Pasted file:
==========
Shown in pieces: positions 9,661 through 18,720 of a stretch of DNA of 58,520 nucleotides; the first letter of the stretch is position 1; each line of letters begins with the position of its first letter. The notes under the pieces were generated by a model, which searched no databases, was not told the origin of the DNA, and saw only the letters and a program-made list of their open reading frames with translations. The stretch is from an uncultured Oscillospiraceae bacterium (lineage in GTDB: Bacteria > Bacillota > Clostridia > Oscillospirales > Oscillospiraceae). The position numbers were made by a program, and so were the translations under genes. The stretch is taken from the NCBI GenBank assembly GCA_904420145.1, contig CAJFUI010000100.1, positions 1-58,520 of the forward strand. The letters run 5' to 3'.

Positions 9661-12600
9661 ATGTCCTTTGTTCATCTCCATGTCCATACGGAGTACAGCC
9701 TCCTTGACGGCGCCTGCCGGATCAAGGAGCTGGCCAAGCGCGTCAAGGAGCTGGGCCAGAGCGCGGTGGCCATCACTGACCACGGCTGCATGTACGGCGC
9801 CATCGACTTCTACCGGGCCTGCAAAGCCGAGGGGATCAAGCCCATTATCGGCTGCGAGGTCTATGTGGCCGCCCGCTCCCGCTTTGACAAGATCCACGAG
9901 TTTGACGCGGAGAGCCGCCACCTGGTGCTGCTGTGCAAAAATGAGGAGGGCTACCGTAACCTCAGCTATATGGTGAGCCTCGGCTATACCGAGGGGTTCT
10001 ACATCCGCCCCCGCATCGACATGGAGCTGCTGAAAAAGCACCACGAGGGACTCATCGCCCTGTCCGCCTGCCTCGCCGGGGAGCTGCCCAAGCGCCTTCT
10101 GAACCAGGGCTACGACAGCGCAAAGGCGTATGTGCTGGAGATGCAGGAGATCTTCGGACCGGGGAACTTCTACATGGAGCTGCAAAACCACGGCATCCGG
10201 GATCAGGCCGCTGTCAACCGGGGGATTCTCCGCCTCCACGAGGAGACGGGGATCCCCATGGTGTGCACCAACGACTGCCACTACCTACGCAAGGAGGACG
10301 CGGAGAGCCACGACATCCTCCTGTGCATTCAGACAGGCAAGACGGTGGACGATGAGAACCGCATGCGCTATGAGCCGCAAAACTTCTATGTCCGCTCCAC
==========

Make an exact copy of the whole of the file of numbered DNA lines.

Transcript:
Shown in pieces: positions 9,661 through 18,720 of a stretch of DNA of 58,520 nucleotides; the first letter of the stretch is position 1; each line of letters begins with the position of its first letter. The notes under the pieces were generated by a model, which searched no databases, was not told the origin of the DNA, and saw only the letters and a program-made list of their open reading frames with translations. The stretch is from an uncultured Oscillospiraceae bacterium (lineage in GTDB: Bacteria > Bacillota > Clostridia > Oscillospirales > Oscillospiraceae). The position numbers were made by a program, and so were the translations under genes. The stretch is taken from the NCBI GenBank assembly GCA_904420145.1, contig CAJFUI010000100.1, positions 1-58,520 of the forward strand. The letters run 5' to 3'.

Positions 9661-12600
9661 ATGTCCTTTGTTCATCTCCATGTCCATACGGAGTACAGCC
9701 TCCTTGACGGCGCCTGCCGGATCAAGGAGCTGGCCAAGCGCGTCAAGGAGCTGGGCCAGAGCGCGGTGGCCATCACTGACCACGGCTGCATGTACGGCGC
9801 CATCGACTTCTACCGGGCCTGCAAAGCCGAGGGGATCAAGCCCATTATCGGCTGCGAGGTCTATGTGGCCGCCCGCTCCCGCTTTGACAAGATCCACGAG
9901 TTTGACGCGGAGAGCCGCCACCTGGTGCTGCTGTGCAAAAATGAGGAGGGCTACCGTAACCTCAGCTATATGGTGAGCCTCGGCTATACCGAGGGGTTCT
10001 ACATCCGCCCCCGCATCGACATGGAGCTGCTGAAAAAGCACCACGAGGGACTCATCGCCCTGTCCGCCTGCCTCGCCGGGGAGCTGCCCAAGCGCCTTCT
10101 GAACCAGGGCTACGACAGCGCAAAGGCGTATGTGCTGGAGATGCAGGAGATCTTCGGACCGGGGAACTTCTACATGGAGCTGCAAAACCACGGCATCCGG
10201 GATCAGGCCGCTGTCAACCGGGGGATTCTCCGCCTCCACGAGGAGACGGGGATCCCCATGGTGTGCACCAACGACTGCCACTACCTACGCAAGGAGGACG
10301 CGGAGAGCCACGACATCCTCCTGTGCATTCAGACAGGCAAGACGGTGGACGATGAGAACCGCATGCGCTATGAGCCGCAAAACTTCTATGTCCGCTCCAC